The Malaysian art scene really stands out in the Asian context. Artists here work in a multidisci­plinary manner, producing art in all genres, but their strength can be pinned down to strong foundation­s in the formal tenets of drawing and painting. One of the ways I notice local art standing out from the crowd is by using strong art making processes to deliver highly conceptual ideas. Malaysian contempora­ry artists are thus able to communicat­e really complex conversati­ons that relate to both the local and the global through dynamic visuals that are amongst the best made in Asia.

Where’s a good place to start for a neophyte art collector?

I think the best way to start is to just go to shows and learn. See what young artists are up to but to also understand the history of the art scene and learn about the mid-career/ older artists and their practice. That way, one is able to make an informed decision. Reading and watching art documentar­ies to understand what is happening on a historical or internatio­nal level is also really helpful. The more knowledge one has, and the more you know what you like, the better placed you are to collect!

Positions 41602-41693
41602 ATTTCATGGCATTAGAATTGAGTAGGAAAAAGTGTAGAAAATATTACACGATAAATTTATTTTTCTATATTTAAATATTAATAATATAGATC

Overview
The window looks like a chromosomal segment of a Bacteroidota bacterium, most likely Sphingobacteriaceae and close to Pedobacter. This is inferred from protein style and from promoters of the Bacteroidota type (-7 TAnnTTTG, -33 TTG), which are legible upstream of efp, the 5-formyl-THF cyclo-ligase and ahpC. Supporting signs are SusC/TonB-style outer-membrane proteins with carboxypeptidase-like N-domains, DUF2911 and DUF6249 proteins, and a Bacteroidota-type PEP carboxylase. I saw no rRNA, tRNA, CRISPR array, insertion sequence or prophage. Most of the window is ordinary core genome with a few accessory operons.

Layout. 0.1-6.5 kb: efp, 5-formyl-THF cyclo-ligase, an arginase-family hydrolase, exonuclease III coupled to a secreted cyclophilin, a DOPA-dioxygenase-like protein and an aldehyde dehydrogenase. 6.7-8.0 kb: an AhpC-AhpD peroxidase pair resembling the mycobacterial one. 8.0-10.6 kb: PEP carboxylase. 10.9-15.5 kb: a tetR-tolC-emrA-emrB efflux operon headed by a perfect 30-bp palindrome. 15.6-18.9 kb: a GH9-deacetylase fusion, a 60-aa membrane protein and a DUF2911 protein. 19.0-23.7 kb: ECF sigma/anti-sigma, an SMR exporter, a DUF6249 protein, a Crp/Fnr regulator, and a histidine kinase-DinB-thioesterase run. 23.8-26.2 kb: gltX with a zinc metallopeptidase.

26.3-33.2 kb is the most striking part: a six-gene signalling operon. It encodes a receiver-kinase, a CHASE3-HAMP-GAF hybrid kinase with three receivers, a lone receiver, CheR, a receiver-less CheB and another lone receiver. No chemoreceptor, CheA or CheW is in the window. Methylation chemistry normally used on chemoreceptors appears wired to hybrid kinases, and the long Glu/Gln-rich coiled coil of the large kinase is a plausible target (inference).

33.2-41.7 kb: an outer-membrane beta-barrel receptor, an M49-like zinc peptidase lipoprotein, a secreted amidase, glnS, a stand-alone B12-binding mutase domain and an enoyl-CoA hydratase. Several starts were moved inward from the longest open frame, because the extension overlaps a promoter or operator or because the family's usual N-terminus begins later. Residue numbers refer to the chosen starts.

Tell us who the most collectibl­e local artists in your opinion.

Defining six artists as the country’s ‘most collectibl­e’ would be tricky. Instead, I am going to provide a shortlist of artists whose artworks are currently really capturing my imaginatio­n. I feel that these artists all make work that speak to everyone, because of their stunning aesthetics and relatable concepts- plus they all fit into the way we live our lives in Malaysia, conscious of our heritage, yet in a very cosmopolit­an manner.

1 Senior Artists